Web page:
I chose the Arctic for the place-based assignment, mainly because I know very little about it. So on our class trip to SLAM, I gravitated at once toward the exhibits on Iñupiaq, Yup’ik and Siberian Yupik culture. What set those exhibits apart from the rest of the museum, I realized, was the display focused on children: children’s toys, children’s clothing. A plaque next to the display explained, “Young people are treated with affection and respect for their independence. They are encouraged to learn by watching adults, experimenting with those activities, and learning from their mistakes.”
Most of the children’s toys had some kind of practical connection to adult life. There was a tiny, sled, an equally tiny canoe, a toy bowl and spoon, a miniature harpoon and a miniature ulu. But there was also a row of carved ivory birds that the display described as game pieces, and carved ivory story knife with tiny ivory figures balanced on its edge. I was struck by the smallness of all the toys. The miniature tools weren’t fitted to a child’s hand; they were smaller than that. They looked like practical things, and yet they were clearly designed to be toys and nothing else. I was impressed that in a civilization where resources are scarce, where no one can afford waste, people were willing to spend time and care and materials making tiny works of art for their children to play with.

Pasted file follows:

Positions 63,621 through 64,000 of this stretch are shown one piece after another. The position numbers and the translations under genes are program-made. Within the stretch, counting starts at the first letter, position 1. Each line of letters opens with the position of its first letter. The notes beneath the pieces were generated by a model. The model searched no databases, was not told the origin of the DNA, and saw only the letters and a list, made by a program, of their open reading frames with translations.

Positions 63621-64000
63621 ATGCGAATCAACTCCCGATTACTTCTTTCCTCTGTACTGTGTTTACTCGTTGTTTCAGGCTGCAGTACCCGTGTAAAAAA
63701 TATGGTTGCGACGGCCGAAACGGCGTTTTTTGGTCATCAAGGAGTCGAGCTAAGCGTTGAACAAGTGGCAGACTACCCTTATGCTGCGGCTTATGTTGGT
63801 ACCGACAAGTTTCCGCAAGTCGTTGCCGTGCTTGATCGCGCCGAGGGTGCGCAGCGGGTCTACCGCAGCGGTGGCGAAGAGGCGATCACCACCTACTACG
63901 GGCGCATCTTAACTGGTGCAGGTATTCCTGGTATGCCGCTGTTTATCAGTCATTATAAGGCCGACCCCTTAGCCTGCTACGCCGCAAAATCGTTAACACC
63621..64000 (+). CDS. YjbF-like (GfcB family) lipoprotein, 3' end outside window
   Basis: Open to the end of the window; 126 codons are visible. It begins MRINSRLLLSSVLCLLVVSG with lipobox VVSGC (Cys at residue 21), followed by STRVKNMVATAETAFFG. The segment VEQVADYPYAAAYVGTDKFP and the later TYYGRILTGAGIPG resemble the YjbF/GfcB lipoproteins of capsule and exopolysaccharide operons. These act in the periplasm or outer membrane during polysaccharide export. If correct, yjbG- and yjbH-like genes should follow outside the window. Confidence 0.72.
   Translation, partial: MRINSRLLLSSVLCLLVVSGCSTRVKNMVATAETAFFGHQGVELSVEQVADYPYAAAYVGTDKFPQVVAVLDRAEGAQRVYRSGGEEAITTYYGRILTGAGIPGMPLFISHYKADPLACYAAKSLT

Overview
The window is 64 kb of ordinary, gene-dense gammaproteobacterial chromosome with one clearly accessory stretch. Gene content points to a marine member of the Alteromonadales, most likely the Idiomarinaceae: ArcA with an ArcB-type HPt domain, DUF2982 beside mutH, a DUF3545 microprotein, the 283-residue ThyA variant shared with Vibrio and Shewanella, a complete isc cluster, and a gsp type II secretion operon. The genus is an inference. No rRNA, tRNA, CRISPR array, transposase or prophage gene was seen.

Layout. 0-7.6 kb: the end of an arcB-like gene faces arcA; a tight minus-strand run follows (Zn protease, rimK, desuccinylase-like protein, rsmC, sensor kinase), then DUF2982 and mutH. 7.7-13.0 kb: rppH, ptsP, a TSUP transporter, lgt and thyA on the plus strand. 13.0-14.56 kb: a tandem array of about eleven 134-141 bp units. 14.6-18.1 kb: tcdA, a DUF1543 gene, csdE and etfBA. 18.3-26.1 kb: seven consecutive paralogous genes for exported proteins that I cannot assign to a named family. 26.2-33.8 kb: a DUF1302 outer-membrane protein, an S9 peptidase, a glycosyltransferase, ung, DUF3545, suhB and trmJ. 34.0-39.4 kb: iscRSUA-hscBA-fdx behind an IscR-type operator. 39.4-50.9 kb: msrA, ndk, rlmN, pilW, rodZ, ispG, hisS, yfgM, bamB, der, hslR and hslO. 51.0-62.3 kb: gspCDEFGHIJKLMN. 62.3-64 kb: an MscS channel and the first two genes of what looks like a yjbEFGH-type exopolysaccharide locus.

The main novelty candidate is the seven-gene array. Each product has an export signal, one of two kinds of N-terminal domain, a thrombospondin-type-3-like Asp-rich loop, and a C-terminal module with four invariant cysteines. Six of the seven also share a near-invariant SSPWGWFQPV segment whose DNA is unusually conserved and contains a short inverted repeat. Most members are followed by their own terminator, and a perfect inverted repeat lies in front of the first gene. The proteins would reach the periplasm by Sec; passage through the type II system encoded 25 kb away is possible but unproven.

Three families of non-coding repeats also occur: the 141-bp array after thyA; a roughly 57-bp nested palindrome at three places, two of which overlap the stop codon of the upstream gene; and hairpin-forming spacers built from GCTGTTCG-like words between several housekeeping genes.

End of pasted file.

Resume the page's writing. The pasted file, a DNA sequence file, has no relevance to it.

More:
I took photos of all the toys in the exhibit, but I chose the ulu for my featured image because something about its simplicity appealed to me right away. The blade is slate, and the handle is bone.
Ulu courtesy of Alaska State Museum, Juneau